Synthetic Turf Fields

The synthetic in-fill turf industry is constantly evolving its products and approaches to MAXIMIZE product lifespans. Routine maintenance requirements for these fields have dramatically changed. Many different types of contaminants find their way into a turf field’s in-fill system. These foreign contaminants can reduce field’s usable life. The typical grooming process for synthetic turf fields does not remove contaminants, but instead, redistributes them throughout the field. Turf, Track & Court, LLC provides a synthetic turf conditioning service that is specifically designed to remove contaminants from the turf system, relieve infill compaction and groom turf fibers to maximize the systems usable life.


  • Removal of hard, potentially dangerous contaminants (track spikes, bobby pins, safety pins, stones, buttons, glass, earrings, rings, etc.)
  • Extraction of pollen, dust, dander, and organic matter (grass, leaves, hair, and clothing fibers)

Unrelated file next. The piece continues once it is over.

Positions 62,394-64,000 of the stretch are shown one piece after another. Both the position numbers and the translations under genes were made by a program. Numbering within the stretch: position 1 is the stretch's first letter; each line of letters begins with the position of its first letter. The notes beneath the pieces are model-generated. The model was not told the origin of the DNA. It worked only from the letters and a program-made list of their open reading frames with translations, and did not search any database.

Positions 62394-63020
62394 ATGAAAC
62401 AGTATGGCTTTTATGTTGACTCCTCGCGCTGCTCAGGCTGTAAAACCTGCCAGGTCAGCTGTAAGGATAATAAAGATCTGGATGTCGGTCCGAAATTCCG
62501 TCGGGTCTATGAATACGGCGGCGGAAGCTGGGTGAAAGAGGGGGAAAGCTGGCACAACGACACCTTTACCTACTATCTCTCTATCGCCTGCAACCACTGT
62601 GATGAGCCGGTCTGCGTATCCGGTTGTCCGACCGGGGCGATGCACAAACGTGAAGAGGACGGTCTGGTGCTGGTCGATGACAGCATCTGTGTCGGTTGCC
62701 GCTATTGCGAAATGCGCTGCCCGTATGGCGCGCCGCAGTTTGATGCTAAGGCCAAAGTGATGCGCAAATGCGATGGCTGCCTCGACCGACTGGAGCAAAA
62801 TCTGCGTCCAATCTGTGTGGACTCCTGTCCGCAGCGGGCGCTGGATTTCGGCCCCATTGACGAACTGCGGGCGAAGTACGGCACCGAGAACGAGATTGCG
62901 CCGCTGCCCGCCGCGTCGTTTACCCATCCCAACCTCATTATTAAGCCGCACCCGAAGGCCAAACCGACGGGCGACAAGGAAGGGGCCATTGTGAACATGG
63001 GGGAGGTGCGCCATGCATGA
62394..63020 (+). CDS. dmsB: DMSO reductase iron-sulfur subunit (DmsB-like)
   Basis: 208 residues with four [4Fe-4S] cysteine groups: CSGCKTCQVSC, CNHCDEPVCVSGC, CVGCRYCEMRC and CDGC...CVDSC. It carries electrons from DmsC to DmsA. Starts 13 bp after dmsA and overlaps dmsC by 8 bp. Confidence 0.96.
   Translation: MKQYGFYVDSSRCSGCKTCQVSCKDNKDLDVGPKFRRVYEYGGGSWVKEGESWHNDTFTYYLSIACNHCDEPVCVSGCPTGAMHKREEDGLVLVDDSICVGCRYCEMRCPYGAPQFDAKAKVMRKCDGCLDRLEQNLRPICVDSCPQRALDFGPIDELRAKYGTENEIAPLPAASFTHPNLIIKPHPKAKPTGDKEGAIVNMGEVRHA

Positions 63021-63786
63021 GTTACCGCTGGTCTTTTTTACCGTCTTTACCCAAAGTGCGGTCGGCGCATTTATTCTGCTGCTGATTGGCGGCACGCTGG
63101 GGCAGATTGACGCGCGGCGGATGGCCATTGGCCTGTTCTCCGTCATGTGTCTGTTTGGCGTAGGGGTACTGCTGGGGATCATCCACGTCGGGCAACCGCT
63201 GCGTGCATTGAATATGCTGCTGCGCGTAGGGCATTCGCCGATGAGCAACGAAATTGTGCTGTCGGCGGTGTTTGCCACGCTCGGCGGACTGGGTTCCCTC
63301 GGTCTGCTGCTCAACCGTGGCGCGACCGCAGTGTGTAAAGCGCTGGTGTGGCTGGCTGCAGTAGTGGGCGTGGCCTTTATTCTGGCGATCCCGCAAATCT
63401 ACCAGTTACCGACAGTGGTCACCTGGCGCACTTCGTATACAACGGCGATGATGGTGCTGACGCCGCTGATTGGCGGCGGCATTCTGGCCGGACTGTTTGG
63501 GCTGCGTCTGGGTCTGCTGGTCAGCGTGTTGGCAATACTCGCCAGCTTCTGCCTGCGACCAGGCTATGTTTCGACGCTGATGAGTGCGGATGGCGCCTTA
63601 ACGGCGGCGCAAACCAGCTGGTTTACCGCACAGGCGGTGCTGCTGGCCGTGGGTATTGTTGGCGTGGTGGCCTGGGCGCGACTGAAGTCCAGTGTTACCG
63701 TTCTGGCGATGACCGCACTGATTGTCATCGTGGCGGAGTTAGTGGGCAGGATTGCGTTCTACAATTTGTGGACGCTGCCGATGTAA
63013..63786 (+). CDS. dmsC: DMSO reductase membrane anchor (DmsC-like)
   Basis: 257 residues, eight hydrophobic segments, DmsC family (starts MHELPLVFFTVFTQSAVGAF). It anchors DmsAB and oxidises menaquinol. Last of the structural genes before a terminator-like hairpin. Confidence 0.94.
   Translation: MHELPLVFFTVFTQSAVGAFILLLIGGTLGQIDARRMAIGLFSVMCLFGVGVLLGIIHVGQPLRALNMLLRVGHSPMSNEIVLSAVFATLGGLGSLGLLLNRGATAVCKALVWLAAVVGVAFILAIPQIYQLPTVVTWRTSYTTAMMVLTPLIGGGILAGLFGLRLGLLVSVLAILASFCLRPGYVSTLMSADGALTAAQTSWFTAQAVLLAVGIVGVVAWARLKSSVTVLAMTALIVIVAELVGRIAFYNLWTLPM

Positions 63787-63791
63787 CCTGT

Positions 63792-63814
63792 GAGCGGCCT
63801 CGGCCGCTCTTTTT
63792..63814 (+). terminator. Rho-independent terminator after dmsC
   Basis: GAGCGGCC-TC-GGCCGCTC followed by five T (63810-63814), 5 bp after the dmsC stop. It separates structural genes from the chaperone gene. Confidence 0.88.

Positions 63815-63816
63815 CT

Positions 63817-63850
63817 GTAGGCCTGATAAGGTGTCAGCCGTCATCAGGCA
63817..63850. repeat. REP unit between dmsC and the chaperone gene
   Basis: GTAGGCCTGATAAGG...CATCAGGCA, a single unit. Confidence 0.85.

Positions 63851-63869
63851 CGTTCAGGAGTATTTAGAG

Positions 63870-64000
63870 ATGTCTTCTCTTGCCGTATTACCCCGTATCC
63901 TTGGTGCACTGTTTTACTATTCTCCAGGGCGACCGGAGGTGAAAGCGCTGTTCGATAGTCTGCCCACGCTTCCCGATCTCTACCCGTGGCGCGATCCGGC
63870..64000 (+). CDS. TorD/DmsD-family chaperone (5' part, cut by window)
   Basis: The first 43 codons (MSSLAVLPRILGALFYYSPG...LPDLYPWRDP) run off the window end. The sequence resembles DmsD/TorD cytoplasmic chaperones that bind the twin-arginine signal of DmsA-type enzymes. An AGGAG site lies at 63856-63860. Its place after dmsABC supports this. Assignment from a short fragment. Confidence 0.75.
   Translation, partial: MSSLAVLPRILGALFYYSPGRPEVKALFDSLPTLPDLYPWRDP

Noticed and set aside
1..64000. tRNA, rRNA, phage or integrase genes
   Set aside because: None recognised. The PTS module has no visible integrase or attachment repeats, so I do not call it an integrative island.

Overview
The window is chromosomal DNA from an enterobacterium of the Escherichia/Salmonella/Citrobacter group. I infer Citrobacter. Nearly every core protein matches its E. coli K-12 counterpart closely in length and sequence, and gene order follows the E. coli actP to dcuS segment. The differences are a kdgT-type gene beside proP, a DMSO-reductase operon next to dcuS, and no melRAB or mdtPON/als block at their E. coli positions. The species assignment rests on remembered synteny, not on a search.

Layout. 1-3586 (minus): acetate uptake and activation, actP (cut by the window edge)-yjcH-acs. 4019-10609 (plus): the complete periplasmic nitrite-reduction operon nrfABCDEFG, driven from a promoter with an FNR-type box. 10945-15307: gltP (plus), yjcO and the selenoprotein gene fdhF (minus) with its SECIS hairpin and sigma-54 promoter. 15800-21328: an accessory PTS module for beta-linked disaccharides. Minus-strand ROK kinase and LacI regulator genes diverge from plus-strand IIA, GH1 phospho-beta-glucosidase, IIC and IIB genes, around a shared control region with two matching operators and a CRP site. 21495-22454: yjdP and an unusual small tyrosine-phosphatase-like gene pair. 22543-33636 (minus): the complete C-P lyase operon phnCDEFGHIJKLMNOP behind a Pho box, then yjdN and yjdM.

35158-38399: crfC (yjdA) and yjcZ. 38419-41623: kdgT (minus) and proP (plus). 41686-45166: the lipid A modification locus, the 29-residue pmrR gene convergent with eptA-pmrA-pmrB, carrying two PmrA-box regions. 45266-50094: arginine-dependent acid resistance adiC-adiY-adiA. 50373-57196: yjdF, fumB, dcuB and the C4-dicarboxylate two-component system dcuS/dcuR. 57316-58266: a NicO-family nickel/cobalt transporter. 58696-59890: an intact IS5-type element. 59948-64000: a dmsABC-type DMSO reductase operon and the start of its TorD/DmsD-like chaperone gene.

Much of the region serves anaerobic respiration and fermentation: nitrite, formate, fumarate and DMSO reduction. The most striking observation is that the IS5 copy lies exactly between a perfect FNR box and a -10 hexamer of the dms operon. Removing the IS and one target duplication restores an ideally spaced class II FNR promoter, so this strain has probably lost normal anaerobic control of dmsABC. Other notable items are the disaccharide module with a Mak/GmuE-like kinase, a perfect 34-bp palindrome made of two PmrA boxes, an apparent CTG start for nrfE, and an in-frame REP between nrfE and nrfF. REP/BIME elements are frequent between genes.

• Decompaction of in-fill systems, providing a consistently flat and safe playing surface
  • Keeping turf fibers vertical, limiting wear areas to the ends of fibers
  • Improvement of a field’s aesthetic appeal

Turf, Track & Court, LLC is equipped with the knowledge, machinery and experience to keep your synthetic in-fill turf fields in top condition. Fields that are carefully maintained have consistently outlived their ill-maintained counterparts.


  1. This system starts with a process to loosen the infill material and foreign contaminants. A brush is used to gather the top layer of infill and accumulated debris, depositing on a vibrating screen.
  2. The foreign contaminants are then sifted and deposited into a hopper while the infill is dropped back onto the field.
  3. During this process a vacuum is applied to remove fine contaminants, such as dander, hair, pollen, etc.
  4. Finally, the field’s turf fibers are groomed into a vertical position—which aids in field longevity—along with a general leveling off the field infill.

The entire process provides a mechanism for ensuring a consistent field surface which, in turn, is expected to provide consistent G-Max Testing results.